It doesn't guarantee a consensus, but it's certainly not a cheat code to put extreme or polarizing candidates over the top
Australia has been using preferential voting (i.e. ranked choice voting) for decades. It tends to moderate politics. It also means voters don’t have to um and err over whether to vote for who they want or against who they really don’t. Australia is generally very policy successful, so there’s that. We also have compulsory voting which also tends to moderate politics, as there is no mileage in driving people away from the polls.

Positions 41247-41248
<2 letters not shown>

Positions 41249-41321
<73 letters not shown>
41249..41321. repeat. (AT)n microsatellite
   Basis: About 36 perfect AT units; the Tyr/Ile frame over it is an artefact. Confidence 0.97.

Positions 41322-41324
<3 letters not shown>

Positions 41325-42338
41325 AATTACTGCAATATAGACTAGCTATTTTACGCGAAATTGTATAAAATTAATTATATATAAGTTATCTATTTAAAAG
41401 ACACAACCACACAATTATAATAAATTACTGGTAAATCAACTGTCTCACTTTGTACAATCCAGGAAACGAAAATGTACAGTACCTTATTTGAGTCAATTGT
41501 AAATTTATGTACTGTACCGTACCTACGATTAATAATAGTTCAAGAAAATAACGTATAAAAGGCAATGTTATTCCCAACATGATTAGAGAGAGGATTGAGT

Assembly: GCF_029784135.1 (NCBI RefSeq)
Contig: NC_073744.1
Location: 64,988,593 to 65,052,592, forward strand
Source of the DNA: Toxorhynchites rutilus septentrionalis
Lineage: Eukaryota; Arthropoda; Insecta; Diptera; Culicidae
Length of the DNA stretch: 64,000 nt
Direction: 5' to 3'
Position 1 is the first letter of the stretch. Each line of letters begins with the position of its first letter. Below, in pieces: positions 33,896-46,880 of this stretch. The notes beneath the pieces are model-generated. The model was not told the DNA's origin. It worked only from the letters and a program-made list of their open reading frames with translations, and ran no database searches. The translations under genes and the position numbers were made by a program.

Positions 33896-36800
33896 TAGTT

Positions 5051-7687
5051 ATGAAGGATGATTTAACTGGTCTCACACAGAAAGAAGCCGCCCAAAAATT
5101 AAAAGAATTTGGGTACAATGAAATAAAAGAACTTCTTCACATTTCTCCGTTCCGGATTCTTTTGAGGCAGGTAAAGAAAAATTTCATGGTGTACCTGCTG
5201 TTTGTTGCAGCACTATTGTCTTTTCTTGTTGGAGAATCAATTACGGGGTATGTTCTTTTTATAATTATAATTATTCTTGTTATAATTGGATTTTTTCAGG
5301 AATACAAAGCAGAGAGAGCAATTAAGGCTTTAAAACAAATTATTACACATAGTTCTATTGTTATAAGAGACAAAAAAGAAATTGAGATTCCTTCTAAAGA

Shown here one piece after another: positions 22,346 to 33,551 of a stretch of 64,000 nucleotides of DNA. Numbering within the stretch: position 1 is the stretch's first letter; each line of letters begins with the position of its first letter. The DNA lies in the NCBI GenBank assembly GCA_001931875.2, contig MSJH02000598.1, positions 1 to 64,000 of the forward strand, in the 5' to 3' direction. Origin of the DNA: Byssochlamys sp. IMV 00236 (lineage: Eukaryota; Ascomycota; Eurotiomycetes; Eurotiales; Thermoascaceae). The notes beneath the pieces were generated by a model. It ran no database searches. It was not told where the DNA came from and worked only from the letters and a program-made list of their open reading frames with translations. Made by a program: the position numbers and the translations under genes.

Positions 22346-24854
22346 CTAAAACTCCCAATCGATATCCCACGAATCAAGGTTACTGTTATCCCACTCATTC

Sorry, Noah - missed this one.
It's obviously possible to take the same set of ballot papers (same set of preferences) as in NY or the AK-AL special and apply any of the many Condorcet methods, rather than RC-IRV. Notwithstanding King Cotton's nonsense, it seems likely to me that a Condorcet method would have given Begich the win. No idea about the NY mayoral primary. (n.b. I certainly prefer RC-IRV to FPTP, but exactly for reasons like the AK-AL special, I'd prefer any of the nearly interchangeable Condorcet methods).
OTOH, given a populace which cannot apparently even grasp RC-IRV (certainly the voters in Maine seem to have no trouble understanding RC-IRV), Condorcet is a Bridge Too Far, I get it.